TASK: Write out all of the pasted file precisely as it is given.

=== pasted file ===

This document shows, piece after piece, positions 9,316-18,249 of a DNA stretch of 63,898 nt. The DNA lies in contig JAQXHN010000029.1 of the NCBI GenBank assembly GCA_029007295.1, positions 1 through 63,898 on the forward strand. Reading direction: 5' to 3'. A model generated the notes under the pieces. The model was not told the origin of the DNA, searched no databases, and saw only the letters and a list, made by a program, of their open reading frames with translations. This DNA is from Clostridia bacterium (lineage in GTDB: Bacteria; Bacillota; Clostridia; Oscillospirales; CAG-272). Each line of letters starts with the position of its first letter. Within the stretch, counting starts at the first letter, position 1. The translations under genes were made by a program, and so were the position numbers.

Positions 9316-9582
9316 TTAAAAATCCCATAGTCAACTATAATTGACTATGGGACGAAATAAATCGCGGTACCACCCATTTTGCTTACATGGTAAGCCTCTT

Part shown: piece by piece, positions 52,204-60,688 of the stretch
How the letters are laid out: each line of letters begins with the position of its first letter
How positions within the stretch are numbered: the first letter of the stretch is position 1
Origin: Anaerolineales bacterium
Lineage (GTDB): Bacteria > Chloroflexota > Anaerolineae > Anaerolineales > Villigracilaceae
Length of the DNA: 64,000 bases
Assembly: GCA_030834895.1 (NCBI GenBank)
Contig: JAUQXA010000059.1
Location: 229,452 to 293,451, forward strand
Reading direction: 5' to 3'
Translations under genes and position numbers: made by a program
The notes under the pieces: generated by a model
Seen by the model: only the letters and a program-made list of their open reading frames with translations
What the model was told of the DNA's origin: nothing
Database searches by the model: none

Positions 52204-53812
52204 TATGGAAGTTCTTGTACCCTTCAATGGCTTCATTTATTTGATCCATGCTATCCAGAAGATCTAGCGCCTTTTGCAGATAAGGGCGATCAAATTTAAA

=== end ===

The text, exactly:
This document shows, piece after piece, positions 9,316-18,249 of a DNA stretch of 63,898 nt. The DNA lies in contig JAQXHN010000029.1 of the NCBI GenBank assembly GCA_029007295.1, positions 1 through 63,898 on the forward strand. Reading direction: 5' to 3'. A model generated the notes under the pieces. The model was not told the origin of the DNA, searched no databases, and saw only the letters and a list, made by a program, of their open reading frames with translations. This DNA is from Clostridia bacterium (lineage in GTDB: Bacteria; Bacillota; Clostridia; Oscillospirales; CAG-272). Each line of letters starts with the position of its first letter. Within the stretch, counting starts at the first letter, position 1. The translations under genes were made by a program, and so were the position numbers.

Positions 9316-9582
9316 TTAAAAATCCCATAGTCAACTATAATTGACTATGGGACGAAATAAATCGCGGTACCACCCATTTTGCTTACATGGTAAGCCTCTT

Part shown: piece by piece, positions 52,204-60,688 of the stretch
How the letters are laid out: each line of letters begins with the position of its first letter
How positions within the stretch are numbered: the first letter of the stretch is position 1
Origin: Anaerolineales bacterium
Lineage (GTDB): Bacteria > Chloroflexota > Anaerolineae > Anaerolineales > Villigracilaceae
Length of the DNA: 64,000 bases
Assembly: GCA_030834895.1 (NCBI GenBank)
Contig: JAUQXA010000059.1
Location: 229,452 to 293,451, forward strand
Reading direction: 5' to 3'
Translations under genes and position numbers: made by a program
The notes under the pieces: generated by a model
Seen by the model: only the letters and a program-made list of their open reading frames with translations
What the model was told of the DNA's origin: nothing
Database searches by the model: none

Positions 52204-53812
52204 TATGGAAGTTCTTGTACCCTTCAATGGCTTCATTTATTTGATCCATGCTATCCAGAAGATCTAGCGCCTTTTGCAGATAAGGGCGATCAAATTTAAA